You have surely noticed that every manufacturer is on a constant search and quest to save money in one fashion or another. From increased common platforms, and components, to a variety of alliances to share more components.
Finally comes the time to put all this stuff together and turn it into a car (vehicle), obvious that finding the least expensive area/jurisdiction on the planet that makes sense is always on the agenda. Part of being competitive is emulating the other guy that seems to have an advantage, and then the other guy too...and so on.
Lets look back a few decades or even longer...
Back then when manufacturers made a decision to open an assembly plant in Canada, the lower value of the CDN dollar was always a factor, as well as health care, and probably a bunch of subsidies too. Lets also keep in mind that from the auto pact onward there has always been car free trade between Canada and the US.
For decades it made sense to assemble vehicles in Canada, and ship them to the US.
Going even further back...Henry Ford quickly understood that paying a decent wage enabled his employees to afford his product.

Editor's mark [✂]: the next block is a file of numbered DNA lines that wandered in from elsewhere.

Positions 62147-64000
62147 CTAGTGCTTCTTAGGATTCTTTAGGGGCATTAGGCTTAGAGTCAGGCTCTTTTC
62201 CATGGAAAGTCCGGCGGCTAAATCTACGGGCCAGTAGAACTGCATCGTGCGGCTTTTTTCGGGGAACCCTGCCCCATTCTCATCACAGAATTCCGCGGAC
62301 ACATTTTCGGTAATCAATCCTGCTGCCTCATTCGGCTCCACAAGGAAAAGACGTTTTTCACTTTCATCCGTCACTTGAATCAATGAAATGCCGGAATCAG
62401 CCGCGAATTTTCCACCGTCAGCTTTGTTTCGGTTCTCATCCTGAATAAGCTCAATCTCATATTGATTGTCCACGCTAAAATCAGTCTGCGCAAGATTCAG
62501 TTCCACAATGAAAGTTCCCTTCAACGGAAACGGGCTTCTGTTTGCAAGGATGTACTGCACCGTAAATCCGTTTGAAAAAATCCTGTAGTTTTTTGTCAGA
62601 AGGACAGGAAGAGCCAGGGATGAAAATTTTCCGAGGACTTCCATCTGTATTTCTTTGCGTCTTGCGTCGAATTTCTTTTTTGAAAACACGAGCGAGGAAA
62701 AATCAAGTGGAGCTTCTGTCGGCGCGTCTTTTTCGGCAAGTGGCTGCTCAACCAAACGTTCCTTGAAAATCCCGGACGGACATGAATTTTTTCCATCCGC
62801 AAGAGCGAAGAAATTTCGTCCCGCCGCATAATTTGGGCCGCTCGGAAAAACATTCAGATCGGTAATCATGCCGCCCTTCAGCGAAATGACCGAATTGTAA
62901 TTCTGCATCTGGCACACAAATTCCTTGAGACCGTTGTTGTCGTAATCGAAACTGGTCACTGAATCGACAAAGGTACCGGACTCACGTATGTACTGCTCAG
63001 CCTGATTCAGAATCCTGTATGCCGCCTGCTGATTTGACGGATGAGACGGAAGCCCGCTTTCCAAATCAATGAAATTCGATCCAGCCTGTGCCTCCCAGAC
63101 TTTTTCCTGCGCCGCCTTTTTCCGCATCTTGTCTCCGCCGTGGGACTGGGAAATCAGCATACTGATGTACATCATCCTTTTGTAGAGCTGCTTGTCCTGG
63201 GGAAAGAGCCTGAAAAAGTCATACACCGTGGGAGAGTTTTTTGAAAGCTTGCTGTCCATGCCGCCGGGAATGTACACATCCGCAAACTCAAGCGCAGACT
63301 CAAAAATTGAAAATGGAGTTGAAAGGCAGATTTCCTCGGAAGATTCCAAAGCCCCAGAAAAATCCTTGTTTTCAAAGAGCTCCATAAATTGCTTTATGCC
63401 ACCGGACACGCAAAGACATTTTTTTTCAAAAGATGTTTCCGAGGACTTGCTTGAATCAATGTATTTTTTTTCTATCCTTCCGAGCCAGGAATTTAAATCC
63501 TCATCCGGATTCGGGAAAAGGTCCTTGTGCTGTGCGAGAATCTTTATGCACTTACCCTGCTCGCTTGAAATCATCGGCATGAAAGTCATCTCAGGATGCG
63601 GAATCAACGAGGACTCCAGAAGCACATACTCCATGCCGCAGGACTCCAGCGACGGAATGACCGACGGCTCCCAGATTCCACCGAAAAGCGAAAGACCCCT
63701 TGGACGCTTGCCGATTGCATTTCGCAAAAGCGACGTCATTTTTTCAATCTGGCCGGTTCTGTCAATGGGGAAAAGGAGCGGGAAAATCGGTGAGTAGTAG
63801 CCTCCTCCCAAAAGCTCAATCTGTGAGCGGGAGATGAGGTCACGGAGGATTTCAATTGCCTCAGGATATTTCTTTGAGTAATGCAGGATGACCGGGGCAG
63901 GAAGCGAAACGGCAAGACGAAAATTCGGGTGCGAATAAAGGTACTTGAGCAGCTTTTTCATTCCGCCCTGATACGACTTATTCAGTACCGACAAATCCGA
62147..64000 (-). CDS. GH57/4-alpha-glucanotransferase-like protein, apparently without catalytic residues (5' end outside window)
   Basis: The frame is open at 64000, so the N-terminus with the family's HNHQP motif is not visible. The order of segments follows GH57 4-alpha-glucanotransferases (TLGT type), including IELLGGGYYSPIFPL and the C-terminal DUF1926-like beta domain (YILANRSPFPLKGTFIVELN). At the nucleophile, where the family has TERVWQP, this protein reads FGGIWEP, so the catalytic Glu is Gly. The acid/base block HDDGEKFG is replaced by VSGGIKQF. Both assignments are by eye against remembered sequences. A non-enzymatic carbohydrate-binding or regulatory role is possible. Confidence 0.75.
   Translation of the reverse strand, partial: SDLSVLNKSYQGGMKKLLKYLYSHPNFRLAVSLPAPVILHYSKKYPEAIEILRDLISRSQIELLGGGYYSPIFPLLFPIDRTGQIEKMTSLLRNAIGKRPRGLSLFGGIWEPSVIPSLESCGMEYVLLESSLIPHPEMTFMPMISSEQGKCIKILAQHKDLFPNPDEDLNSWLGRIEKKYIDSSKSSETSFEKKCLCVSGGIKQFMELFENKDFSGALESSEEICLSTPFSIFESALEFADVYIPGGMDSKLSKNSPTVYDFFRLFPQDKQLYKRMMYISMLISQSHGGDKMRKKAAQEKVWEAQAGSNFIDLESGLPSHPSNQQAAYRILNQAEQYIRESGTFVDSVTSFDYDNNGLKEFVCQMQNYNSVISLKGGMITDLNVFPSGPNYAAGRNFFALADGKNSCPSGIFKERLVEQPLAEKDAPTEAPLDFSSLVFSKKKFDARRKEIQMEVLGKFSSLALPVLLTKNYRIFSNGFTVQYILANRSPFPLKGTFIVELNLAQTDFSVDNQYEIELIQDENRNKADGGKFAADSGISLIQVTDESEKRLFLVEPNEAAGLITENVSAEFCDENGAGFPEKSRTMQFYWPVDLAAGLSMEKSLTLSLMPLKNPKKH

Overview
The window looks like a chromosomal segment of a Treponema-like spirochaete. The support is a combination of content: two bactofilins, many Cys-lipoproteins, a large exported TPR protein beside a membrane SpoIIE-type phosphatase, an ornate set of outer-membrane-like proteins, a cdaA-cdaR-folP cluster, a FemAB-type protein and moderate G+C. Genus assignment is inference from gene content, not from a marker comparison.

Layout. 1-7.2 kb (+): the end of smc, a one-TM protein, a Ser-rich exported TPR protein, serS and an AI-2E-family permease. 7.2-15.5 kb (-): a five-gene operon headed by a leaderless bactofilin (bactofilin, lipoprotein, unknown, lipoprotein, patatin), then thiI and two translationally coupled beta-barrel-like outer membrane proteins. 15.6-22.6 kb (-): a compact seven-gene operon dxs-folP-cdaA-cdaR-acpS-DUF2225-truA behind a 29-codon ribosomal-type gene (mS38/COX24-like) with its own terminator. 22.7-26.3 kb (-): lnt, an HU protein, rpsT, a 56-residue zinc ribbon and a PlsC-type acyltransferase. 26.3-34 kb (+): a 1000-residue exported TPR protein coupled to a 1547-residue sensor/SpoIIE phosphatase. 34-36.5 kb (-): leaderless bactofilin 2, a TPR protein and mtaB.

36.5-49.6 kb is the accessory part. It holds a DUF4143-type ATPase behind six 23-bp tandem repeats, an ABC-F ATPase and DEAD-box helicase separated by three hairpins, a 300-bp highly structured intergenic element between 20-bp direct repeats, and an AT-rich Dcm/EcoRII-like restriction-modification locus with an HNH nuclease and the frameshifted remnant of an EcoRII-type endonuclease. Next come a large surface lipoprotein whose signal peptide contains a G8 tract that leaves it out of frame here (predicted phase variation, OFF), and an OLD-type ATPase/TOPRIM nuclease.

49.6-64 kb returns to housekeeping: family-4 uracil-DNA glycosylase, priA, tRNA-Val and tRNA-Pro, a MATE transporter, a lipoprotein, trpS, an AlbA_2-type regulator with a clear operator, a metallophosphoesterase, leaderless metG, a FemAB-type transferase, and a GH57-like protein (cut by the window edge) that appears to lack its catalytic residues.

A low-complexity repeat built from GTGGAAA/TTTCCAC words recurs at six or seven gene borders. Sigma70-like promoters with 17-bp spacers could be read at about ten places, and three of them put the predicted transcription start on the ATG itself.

With the increased prominence of Mexico as a cheaper jurisdiction to initially assemble components, and now vehicles. Lately it seems all wrong to assemble vehicles in Canada.
You have to wonder what sort of spreadsheet Ford is using to justify investing additional money at their Oakville plant, while other are finding Canada too expensive for one reason or another. Toyota has the same spreadsheet as Ford for their Cambridge plant.
Operating a robot in various jurisdictions must be close to the same cost...reflect on this for a moment.
Imagine for a moment Mercedes-Benz shutting their Sindelfingen plant, or BMW the Munich plant, or Porsche Zuffenhausen, or VW Wolfsburg.
In Canada, GM is synonymous with Oshawa, Ford Oakville, Chrysler Windsor....